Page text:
How to Protect Against Insider Security Breaches

 
 
By Craig Palmore  |  Posted 2010-01-20 Print this article Print
 
 
 
 
 
 
 

One of the most common ways of preventing insider security breaches is to have an auditing system in place, which monitors who is doing what within the system. Another method of preventing insider security breaches is to implement a system of job rotation or separation of duties. But Multi-Party Authorization is a better method for proactively preventing insider security breaches because, as Knowledge Center contributor Craig Palmore explains here, Multi-Party Authorization requires two or more people in order to allow access to certain sensitive files.

XYZ Corporation's trusted employee, Harry, scanned his computer screen, whistling through his teeth. "Nearly there now," he thought. "Just a few more clicks and I'll get what I need to know. They're going to pay me for what I find out." Harry's fingers flew over the keyboard, typing in the password. A malicious smile spread across his face as the spreadsheet opened, revealing column after column of sensitive information about all his fellow employees. It took him a while to find the juicy details about his chief rival for the position he wanted.

"I might as well be hanged for a sheep as a lamb," Harry mused. "While I'm here, I'll see what I can find out about Jenny in Accounting; a bit of background might improve my chances with her, too."

In another company across town ...

A new personal assistant named Jeff rolled his eyes at the on-screen request. "You stupid system; I'm allowed to access this file. It's my job to make sure that everyone gets the mail-out inviting them to the holiday party. So I've got to get everyone's home address." Jeff tapped in his password and opened the file. "Dumb machine," he thought. Breezily, he scanned the information that opened up, expecting to see a list of addresses.

"Uh-oh!" he thought as he saw a list of medical details open up instead. "This isn't what I wanted!" A familiar name caught his eye, alongside an embarrassing detail. "I'm in trouble now. He won't want me knowing that!" Hastily, Jeff closed the file and buried his head in his hands. "How am I going to keep what I read there secret and not blurt it out? And how much trouble am I in for getting into a file I shouldn't have accessed?"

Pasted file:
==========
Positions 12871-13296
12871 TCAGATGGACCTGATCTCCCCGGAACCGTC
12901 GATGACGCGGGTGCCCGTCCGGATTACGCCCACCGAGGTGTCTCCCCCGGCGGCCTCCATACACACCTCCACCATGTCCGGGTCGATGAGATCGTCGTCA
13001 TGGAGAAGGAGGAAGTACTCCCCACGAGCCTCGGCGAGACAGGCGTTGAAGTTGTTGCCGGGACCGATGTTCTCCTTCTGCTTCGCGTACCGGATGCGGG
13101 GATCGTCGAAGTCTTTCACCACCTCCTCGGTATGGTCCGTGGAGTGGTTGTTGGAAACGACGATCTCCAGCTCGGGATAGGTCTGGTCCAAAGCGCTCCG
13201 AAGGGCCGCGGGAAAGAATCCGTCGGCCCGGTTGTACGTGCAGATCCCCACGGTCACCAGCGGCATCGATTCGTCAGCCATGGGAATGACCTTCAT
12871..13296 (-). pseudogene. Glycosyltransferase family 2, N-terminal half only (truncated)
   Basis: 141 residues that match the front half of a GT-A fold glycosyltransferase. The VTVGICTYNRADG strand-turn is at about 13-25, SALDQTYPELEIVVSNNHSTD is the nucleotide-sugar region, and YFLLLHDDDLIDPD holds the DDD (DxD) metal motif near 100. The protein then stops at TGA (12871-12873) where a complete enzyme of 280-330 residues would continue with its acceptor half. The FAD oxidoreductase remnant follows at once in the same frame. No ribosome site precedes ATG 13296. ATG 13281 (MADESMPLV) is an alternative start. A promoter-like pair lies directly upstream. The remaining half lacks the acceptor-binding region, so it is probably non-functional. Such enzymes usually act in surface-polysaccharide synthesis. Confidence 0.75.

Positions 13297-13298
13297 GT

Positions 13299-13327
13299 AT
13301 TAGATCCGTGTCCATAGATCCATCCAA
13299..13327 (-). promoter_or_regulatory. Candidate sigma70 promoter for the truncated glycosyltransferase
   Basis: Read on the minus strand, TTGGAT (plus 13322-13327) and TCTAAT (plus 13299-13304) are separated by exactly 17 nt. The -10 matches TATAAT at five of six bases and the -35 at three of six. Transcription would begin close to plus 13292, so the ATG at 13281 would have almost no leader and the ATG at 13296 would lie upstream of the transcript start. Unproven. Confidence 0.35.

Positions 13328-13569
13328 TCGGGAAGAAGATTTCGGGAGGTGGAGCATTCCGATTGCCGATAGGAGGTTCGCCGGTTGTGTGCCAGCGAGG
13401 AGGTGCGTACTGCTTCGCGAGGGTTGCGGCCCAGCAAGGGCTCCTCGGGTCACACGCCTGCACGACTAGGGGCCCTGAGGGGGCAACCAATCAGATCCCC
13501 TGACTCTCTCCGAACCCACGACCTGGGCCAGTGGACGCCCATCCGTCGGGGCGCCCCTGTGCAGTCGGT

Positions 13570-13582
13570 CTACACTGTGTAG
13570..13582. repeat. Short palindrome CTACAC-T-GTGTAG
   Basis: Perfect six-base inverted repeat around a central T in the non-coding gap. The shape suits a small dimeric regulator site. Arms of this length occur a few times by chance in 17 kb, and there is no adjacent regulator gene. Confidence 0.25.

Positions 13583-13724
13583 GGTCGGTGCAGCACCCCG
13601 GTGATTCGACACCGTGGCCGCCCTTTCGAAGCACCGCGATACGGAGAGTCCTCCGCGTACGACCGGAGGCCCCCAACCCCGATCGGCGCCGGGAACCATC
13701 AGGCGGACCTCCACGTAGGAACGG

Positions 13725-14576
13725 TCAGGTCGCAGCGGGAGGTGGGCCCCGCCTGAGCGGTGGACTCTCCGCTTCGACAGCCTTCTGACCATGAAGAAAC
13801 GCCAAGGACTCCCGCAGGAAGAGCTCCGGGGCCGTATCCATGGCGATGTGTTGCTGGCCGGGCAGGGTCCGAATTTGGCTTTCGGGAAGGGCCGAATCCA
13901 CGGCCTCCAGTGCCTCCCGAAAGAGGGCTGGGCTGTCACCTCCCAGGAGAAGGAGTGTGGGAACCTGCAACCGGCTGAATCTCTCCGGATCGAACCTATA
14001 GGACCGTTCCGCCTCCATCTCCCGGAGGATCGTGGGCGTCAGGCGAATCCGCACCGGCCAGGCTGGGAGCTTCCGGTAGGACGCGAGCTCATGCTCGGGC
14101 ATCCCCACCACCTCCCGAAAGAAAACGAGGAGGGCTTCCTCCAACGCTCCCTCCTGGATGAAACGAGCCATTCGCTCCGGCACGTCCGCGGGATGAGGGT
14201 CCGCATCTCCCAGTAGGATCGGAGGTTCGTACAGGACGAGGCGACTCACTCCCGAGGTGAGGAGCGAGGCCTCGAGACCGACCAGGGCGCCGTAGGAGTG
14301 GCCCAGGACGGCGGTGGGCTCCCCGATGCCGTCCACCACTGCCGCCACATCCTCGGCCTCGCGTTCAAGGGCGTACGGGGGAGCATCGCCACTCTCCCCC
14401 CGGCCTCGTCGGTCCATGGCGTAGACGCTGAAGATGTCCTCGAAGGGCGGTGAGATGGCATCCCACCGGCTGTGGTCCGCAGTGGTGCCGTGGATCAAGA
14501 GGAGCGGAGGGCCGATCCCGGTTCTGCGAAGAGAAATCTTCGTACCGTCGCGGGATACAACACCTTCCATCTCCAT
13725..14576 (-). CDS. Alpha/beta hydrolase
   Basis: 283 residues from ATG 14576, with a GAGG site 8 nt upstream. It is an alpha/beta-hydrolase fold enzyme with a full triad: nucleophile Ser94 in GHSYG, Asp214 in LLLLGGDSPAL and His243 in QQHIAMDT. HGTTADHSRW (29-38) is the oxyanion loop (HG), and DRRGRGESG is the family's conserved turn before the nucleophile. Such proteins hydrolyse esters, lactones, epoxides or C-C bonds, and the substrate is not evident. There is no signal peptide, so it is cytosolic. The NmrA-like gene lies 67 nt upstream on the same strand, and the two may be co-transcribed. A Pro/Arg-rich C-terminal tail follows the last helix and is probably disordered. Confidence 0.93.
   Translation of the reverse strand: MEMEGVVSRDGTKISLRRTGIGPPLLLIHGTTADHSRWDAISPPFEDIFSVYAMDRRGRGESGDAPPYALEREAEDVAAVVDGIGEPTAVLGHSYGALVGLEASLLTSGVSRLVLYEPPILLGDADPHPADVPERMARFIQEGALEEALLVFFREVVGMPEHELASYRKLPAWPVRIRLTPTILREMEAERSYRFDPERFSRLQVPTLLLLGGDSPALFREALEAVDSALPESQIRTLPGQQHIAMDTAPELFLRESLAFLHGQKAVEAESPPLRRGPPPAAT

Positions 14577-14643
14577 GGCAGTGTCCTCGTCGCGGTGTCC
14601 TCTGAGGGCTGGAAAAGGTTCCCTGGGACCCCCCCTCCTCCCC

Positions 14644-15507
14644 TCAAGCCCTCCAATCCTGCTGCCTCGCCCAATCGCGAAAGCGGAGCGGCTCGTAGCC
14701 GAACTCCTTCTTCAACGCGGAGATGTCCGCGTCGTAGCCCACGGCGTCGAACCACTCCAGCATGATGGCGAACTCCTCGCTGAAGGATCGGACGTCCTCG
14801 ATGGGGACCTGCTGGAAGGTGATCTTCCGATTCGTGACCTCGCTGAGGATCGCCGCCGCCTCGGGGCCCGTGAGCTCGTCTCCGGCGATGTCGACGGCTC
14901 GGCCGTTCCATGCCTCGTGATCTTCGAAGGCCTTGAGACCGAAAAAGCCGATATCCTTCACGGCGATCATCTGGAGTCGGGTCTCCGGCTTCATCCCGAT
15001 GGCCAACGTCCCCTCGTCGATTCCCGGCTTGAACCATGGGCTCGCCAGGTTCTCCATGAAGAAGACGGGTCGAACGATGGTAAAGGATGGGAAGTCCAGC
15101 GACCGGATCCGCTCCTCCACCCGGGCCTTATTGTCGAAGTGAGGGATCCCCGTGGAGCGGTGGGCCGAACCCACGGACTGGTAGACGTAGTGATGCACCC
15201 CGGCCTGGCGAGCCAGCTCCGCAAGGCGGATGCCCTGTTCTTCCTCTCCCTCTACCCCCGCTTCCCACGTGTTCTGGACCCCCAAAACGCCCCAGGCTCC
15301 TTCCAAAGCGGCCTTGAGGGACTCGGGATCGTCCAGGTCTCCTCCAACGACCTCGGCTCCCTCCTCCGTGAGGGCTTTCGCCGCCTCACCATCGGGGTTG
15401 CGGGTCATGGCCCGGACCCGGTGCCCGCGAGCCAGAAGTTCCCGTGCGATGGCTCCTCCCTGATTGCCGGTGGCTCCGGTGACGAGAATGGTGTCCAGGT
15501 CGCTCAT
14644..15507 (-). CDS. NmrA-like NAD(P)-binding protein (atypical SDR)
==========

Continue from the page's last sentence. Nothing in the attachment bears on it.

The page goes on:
These are two examples of how sensitive information within a network can be accessed by unauthorized employees-either deliberately by a malicious insider or inadvertently by an inexperienced operator. Whether it's a trade secret, private employee detail or something else, sensitive company data is more vulnerable to inside parties who access it rather than to hackers from outside who try to break into a system to steal information. While the popular image of security breaches is one of bored, intelligent teenagers getting into Pentagon files just for a laugh to see if they can do it, most security breaches are insider jobs.



 
 
 
 
Craig Palmore is a co-founder and the Director of Business Development at Engedi Technologies. His prior experience includes a variety of leadership positions in finance, technology and engineering companies. Before co-founding Engedi, Craig was a manager in the financial risk management group at PricewaterhouseCoopers. Prior to that, Craig worked at KMV Corporation, where he was responsible for marketing, sales, training and product support to clients representing commercial and investment banks. Earlier, at Swiss Bank Corporation, Craig assisted in the credit management of industry portfolios. Craig also co-founded an engineering consulting company in the early 1990s. Most recently, he was a co-founder of a financial technology company in New York City, serving the needs of commercial banks and fund managers. Craig received a B.S. in Civil Engineering from the Virginia Military Institute, and served six years active duty with the United States Navy Civil Engineer Corps, with duty assignments in Washington DC, Antarctica, Micronesia, and Hanoi, Vietnam. Craig is a licensed Professional Engineer in the State of Virginia, and received his MBA from the Fuqua School of Business at Duke University. He can be reached at palmore@engedi.net.
 
 
 
 
 
 
 

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